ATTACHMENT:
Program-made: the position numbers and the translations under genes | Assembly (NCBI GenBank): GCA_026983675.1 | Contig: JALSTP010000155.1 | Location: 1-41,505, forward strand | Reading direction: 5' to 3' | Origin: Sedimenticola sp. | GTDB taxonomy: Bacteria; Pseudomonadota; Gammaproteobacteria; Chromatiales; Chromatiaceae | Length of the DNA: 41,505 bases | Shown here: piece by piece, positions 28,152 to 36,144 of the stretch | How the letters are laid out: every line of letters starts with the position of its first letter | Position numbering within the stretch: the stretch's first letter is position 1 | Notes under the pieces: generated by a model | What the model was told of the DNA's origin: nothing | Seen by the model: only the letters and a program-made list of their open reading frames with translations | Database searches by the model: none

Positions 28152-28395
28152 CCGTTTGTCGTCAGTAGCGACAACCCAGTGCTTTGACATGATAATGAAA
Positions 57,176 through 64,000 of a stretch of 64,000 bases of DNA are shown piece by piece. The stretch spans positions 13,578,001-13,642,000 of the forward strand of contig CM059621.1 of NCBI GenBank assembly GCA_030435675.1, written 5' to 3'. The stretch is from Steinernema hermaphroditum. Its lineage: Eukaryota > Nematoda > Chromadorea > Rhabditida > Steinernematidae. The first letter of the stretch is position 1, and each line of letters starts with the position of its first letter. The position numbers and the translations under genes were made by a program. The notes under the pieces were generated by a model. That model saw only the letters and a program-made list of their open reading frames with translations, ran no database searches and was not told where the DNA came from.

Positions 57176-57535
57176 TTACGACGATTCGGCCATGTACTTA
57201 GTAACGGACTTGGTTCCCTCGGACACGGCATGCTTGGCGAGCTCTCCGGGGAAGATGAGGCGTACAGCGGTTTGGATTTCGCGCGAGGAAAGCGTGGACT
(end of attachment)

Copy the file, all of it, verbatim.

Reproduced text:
Program-made: the position numbers and the translations under genes | Assembly (NCBI GenBank): GCA_026983675.1 | Contig: JALSTP010000155.1 | Location: 1-41,505, forward strand | Reading direction: 5' to 3' | Origin: Sedimenticola sp. | GTDB taxonomy: Bacteria; Pseudomonadota; Gammaproteobacteria; Chromatiales; Chromatiaceae | Length of the DNA: 41,505 bases | Shown here: piece by piece, positions 28,152 to 36,144 of the stretch | How the letters are laid out: every line of letters starts with the position of its first letter | Position numbering within the stretch: the stretch's first letter is position 1 | Notes under the pieces: generated by a model | What the model was told of the DNA's origin: nothing | Seen by the model: only the letters and a program-made list of their open reading frames with translations | Database searches by the model: none

Positions 28152-28395
28152 CCGTTTGTCGTCAGTAGCGACAACCCAGTGCTTTGACATGATAATGAAA
Positions 57,176 through 64,000 of a stretch of 64,000 bases of DNA are shown piece by piece. The stretch spans positions 13,578,001-13,642,000 of the forward strand of contig CM059621.1 of NCBI GenBank assembly GCA_030435675.1, written 5' to 3'. The stretch is from Steinernema hermaphroditum. Its lineage: Eukaryota > Nematoda > Chromadorea > Rhabditida > Steinernematidae. The first letter of the stretch is position 1, and each line of letters starts with the position of its first letter. The position numbers and the translations under genes were made by a program. The notes under the pieces were generated by a model. That model saw only the letters and a program-made list of their open reading frames with translations, ran no database searches and was not told where the DNA came from.

Positions 57176-57535
57176 TTACGACGATTCGGCCATGTACTTA
57201 GTAACGGACTTGGTTCCCTCGGACACGGCATGCTTGGCGAGCTCTCCGGGGAAGATGAGGCGTACAGCGGTTTGGATTTCGCGCGAGGAAAGCGTGGACT